• Electromagnetics I
  • Ch 10: Appendices
  • Loc 10.3
  • Electromagnetics I
  • Ch 10
  • Loc 10.3

Conductivity of Some Common Materials

The values below are conductivity

for a few materials that are commonly encountered in electrical engineering applications, and for which conductivity emerges as a consideration.

Note that materials in some applications are described instead in terms of resistivity, which is simply the reciprocal of conductivity.

Conductivity may vary significantly as a function of frequency. The values below are representative of frequencies from a few kHz to a few GHz. Conductivity also varies as a function of temperature. In applications where precise values are required, primary references accounting for frequency and temperature should be consulted. The values presented here are gathered from a variety of references, including those indicated in “Additional References” at the end of this section.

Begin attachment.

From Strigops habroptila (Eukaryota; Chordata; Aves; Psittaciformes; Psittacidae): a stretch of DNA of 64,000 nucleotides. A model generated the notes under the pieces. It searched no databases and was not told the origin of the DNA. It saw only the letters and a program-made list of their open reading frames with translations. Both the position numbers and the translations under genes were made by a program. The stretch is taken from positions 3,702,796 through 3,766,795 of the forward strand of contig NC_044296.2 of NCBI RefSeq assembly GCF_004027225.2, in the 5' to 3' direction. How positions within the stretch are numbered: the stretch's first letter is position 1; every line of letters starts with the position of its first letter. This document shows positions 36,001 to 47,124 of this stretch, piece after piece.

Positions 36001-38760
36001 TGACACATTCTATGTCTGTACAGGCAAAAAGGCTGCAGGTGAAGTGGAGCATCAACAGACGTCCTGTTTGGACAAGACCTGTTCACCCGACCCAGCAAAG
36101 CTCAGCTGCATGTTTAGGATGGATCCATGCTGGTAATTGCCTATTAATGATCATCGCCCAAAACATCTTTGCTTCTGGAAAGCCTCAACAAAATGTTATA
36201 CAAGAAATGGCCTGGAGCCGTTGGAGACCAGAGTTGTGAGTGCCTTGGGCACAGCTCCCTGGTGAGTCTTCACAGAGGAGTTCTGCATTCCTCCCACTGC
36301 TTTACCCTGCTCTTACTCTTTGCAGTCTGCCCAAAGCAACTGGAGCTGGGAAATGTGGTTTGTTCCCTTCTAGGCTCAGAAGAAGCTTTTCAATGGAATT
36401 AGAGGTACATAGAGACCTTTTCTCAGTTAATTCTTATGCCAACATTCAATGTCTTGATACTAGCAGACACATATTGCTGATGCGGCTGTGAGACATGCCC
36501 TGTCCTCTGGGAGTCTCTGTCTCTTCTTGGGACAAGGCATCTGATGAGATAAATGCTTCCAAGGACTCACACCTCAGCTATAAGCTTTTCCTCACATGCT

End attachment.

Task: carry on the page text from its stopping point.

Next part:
Free Space (vacuum):





Water exhibits

ranging from about

S/m for highly distilled water (thus, a very poor conductor) to about 5 S/m for seawater (thus, a relatively good conductor), varying also with temperature and pressure. Tap water is typically in the range 5–50 mS/m, depending on the level of impurities present.

Soil typically exhibits

in the range

S/m for dry soil to about

S/m for wet soil, varying also due to chemical composition.

Non-conductors. Most other materials that are not well-described as conductors or semiconductors and are dry exhibit

S/m. Most materials that are considered to be insulators, including air and common dielectrics, exhibit

S/m, often by several orders of magnitude.


Ellingson, Steven W. (2018) Electromagnetics, Vol. 1. Blacksburg, VA: VT Publishing. https://doi.org/10.21061/electromagnetics-vol-1 CC BY-SA 4.0

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